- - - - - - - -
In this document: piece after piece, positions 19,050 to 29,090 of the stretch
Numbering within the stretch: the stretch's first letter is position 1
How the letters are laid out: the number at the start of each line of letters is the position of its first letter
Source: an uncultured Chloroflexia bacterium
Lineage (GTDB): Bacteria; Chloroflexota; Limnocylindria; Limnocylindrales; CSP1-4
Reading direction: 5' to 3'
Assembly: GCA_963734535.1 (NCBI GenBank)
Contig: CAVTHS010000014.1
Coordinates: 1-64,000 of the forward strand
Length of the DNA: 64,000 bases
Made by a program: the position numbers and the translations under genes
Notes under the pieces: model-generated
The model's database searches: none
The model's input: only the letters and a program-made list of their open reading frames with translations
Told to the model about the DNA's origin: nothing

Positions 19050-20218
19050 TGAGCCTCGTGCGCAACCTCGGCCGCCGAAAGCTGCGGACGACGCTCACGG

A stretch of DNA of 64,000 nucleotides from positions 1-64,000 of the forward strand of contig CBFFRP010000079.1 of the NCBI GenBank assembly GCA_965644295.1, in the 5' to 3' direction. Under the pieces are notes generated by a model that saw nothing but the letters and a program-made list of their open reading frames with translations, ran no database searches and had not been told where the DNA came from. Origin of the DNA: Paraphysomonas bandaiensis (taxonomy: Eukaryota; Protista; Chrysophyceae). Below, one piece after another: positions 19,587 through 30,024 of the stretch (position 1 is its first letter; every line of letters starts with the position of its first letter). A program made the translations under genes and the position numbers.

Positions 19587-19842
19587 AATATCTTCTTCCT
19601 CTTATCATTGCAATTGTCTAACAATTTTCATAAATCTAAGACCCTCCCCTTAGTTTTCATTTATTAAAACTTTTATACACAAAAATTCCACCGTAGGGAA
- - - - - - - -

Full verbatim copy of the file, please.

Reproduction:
In this document: piece after piece, positions 19,050 to 29,090 of the stretch
Numbering within the stretch: the stretch's first letter is position 1
How the letters are laid out: the number at the start of each line of letters is the position of its first letter
Source: an uncultured Chloroflexia bacterium
Lineage (GTDB): Bacteria; Chloroflexota; Limnocylindria; Limnocylindrales; CSP1-4
Reading direction: 5' to 3'
Assembly: GCA_963734535.1 (NCBI GenBank)
Contig: CAVTHS010000014.1
Coordinates: 1-64,000 of the forward strand
Length of the DNA: 64,000 bases
Made by a program: the position numbers and the translations under genes
Notes under the pieces: model-generated
The model's database searches: none
The model's input: only the letters and a program-made list of their open reading frames with translations
Told to the model about the DNA's origin: nothing

Positions 19050-20218
19050 TGAGCCTCGTGCGCAACCTCGGCCGCCGAAAGCTGCGGACGACGCTCACGG

A stretch of DNA of 64,000 nucleotides from positions 1-64,000 of the forward strand of contig CBFFRP010000079.1 of the NCBI GenBank assembly GCA_965644295.1, in the 5' to 3' direction. Under the pieces are notes generated by a model that saw nothing but the letters and a program-made list of their open reading frames with translations, ran no database searches and had not been told where the DNA came from. Origin of the DNA: Paraphysomonas bandaiensis (taxonomy: Eukaryota; Protista; Chrysophyceae). Below, one piece after another: positions 19,587 through 30,024 of the stretch (position 1 is its first letter; every line of letters starts with the position of its first letter). A program made the translations under genes and the position numbers.

Positions 19587-19842
19587 AATATCTTCTTCCT
19601 CTTATCATTGCAATTGTCTAACAATTTTCATAAATCTAAGACCCTCCCCTTAGTTTTCATTTATTAAAACTTTTATACACAAAAATTCCACCGTAGGGAA